One aspect of the 138-page resolution, however, drew praise from some Christian psychologists—and exposed a divide in the evangelical therapy community.

As we discuss here often, modest change in orientation has been reported but, in my opinion, the change paradigm for therapy and ministry is old school.

Warren Throckmorton, a counselor who believes that the Bible prohibits homosexuality, commended the task force for “clarifying the value of helping clients sort out their beliefs and work out an identity and life that fit within the clients’ beliefs.”

A one-time proponent of sexual reorientation efforts, Throckmorton said he spoke up until 2004 at conventions of the National Association for Research and Therapy of Homosexuality (NARTH). But the Grove City College psychology professor has come to believe that changing a person’s sexual orientation is at best difficult.

Rather than focusing on reparative therapy, he has embraced “sexual identity therapy,” which focuses on helping a person live in a way that is consistent with his or her beliefs.

My issues with reparative therapy involve the lack of research support for the basic perspectives on the formation of same-sex attraction as well as the paucity of robust demonstrated outcomes.

“The reparative side sees the objective as healing the trauma [of family dysfunction] and thus curing the homosexuality,” said Throckmorton, former president of the American Mental Health Counselors Association. “The sexual identity side doesn’t see the efficacy of that approach and doesn’t think change is necessary in order to help people live in congruence with their faith.”

Ross then addresses the Jones and Yarhouse study and notes Mark Yarhouse’s views on change and therapy paradigms.

Yarhouse says more Christian psychologists are providing sexual identity therapy rather than reparative therapy. He recommends “a range of options” to help believers make sense of their sexual and religious identities.

“I don’t want to discourage people from making that attempt [to change orientation],” he said. “But for most of those people, success will not be a categorical shift from gay to straight. The gains will likely be modest, more along a continuum.”

As co-author of the Sexual Identity Therapy Framework, Mark offers a balanced view of the landscape. Most of the people who consider Exodus a success have a story of congruence with their faith than tell a story of some degree of change in their sexual arousal patterns.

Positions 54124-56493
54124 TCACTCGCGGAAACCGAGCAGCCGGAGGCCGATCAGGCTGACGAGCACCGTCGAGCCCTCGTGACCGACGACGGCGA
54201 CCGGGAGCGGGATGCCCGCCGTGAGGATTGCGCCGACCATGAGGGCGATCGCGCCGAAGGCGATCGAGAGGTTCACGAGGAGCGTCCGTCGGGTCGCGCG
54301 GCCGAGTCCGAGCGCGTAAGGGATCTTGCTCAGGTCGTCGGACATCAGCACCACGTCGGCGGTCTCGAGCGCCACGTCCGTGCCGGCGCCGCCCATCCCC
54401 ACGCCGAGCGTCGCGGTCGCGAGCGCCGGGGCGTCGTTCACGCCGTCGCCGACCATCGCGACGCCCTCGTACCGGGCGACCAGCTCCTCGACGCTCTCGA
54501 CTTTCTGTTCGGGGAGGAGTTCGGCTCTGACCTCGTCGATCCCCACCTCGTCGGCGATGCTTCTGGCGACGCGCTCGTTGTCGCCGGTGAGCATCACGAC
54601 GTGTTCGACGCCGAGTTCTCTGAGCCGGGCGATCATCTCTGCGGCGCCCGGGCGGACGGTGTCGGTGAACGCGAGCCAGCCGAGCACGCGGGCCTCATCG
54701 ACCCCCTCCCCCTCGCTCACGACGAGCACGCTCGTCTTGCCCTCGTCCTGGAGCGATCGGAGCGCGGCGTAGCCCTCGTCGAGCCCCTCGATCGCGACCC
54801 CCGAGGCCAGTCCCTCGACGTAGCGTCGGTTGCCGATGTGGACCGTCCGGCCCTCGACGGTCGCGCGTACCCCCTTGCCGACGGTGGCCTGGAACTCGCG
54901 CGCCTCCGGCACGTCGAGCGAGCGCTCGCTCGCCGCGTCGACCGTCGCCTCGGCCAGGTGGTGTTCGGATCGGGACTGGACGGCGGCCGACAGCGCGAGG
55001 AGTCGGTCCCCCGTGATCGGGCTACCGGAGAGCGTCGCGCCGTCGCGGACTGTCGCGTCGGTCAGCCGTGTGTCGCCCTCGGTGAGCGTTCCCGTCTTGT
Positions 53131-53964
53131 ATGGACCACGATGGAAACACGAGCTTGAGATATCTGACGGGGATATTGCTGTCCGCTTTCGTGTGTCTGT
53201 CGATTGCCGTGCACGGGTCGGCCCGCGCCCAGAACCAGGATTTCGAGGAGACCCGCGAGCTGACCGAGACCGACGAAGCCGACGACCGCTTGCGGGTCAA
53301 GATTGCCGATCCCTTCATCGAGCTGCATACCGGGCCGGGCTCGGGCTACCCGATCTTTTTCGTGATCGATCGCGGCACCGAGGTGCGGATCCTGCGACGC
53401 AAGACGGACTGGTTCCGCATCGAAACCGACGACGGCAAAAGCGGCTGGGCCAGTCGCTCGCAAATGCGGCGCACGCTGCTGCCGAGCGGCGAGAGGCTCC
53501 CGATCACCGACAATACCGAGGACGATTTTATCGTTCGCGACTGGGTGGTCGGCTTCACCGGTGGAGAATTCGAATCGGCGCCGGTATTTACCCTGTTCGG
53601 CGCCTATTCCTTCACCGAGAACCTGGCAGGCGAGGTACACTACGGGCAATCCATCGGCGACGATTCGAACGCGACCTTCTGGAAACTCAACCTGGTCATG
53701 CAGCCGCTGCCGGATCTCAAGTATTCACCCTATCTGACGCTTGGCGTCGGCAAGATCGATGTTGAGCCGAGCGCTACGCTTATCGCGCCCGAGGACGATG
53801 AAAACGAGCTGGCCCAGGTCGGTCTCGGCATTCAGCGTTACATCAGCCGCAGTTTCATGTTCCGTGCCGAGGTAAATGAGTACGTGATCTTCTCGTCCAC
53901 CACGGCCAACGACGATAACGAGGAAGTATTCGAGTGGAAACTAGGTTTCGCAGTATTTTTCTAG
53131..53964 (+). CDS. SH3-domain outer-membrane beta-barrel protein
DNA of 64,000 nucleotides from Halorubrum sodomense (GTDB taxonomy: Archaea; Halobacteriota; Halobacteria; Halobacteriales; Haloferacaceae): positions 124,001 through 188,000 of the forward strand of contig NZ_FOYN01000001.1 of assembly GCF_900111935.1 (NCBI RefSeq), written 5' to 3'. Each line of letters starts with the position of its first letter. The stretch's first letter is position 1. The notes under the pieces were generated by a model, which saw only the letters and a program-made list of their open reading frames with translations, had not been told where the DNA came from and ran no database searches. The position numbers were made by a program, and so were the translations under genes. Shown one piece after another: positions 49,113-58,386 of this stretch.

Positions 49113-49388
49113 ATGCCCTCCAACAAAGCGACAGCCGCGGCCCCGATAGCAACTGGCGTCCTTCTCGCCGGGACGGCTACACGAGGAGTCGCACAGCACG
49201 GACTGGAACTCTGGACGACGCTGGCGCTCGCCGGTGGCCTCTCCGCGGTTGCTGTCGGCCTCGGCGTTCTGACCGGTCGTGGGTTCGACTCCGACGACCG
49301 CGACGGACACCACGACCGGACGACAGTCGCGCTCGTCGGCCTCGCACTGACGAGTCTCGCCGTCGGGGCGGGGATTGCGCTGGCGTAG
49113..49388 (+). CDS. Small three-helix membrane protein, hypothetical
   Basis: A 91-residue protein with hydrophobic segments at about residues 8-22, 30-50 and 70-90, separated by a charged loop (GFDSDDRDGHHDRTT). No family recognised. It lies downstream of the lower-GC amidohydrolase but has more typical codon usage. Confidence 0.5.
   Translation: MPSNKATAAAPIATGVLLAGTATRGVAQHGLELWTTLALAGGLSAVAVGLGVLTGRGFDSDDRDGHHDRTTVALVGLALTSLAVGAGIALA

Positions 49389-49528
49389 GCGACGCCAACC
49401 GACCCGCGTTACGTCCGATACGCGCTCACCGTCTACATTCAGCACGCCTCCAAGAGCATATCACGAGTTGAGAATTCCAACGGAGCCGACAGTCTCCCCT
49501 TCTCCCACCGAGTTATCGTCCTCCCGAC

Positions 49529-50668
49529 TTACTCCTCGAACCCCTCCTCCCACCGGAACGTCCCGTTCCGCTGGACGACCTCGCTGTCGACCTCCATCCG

Alan Chambers weighs in with more of the reparative therapy side of the divide.

Alan Chambers, president of Exodus International, said it is wrong to assert that sexual orientation cannot change as a result of therapy.

“That flies in the face of the testimonies of tens of thousands of people just like me,” said Chambers, a married father of two who credits God and counseling for helping him leave a homosexual lifestyle. “That’s not to say that you can flip a switch and go from gay to straight.”

Finally, NARTH’s David Pruden worries that the APA report will keep people from trying to change.

David Pruden, vice president of operations for NARTH, said the APA’s resolution likely will not affect how Christian psychologists counsel. He voiced concern, though, about its impact on potential clients.

“[This] could discourage individuals from even seeking assistance or entertaining the thought that growth or change is possible,” he said.

Well, if the proper information is disclosed to people, I doubt they will not seek assistance. However, if therapists practice in accord with the SIT Framework and recent APA guidance, they will not experience over promising or be directed to developmental theories which may not fit their lives.

Are we nearing a consensus?

Dan Gilgoff, blogger at US News and World Report, is fascinated by the stance taken by Alan Chambers in his new book, Leaving Homosexuality.

What striking is that Chambers is not promoting so-called conversion therapy, which some religious conservatives claim can convert gays and lesbians to a straight sexual orientation. Rather, he acknowledges that, for gays and lesbians, homosexual attraction never goes away. But he suggests that homosexuals can resist those urges through Christianity (this from a Citizenlink interview):

CHAMBERS: The key thought here is the opposite of homosexuality isn’t heterosexuality. It’s holiness. There are people who are conflicted with their sexuality, involved with homosexuality, and there is a way out for those who want it. But it doesn’t say that they’re going into heterosexuality, because that’s not the point. The point is that people can leave whatever it is that God calls less than His best and move into something that is His best, becoming more like He is.

CitizenLink: Now, I’ve heard it, and you’ve heard it: Gay activists are going to read that and say, again, “Alan Chambers is living a lie. He’s suppressing who he really is.” You make a great point in the book that is very applicable to anyone who struggles with any temptation—and that is, self-denial isn’t a bad thing. How do you respond to those who say you’re just living a lie?

CHAMBERS: For so long I’ve heard gay activists say to me, “You’re just in denial. You’re not grasping the reality of the situation. You’re just denying who you really are.” The truth is, I am in denial, but it is self-denial. I’m not in denial of who I used to be. I’m not in denial of the temptations that I could still experience. I am denying the power that sin has over me.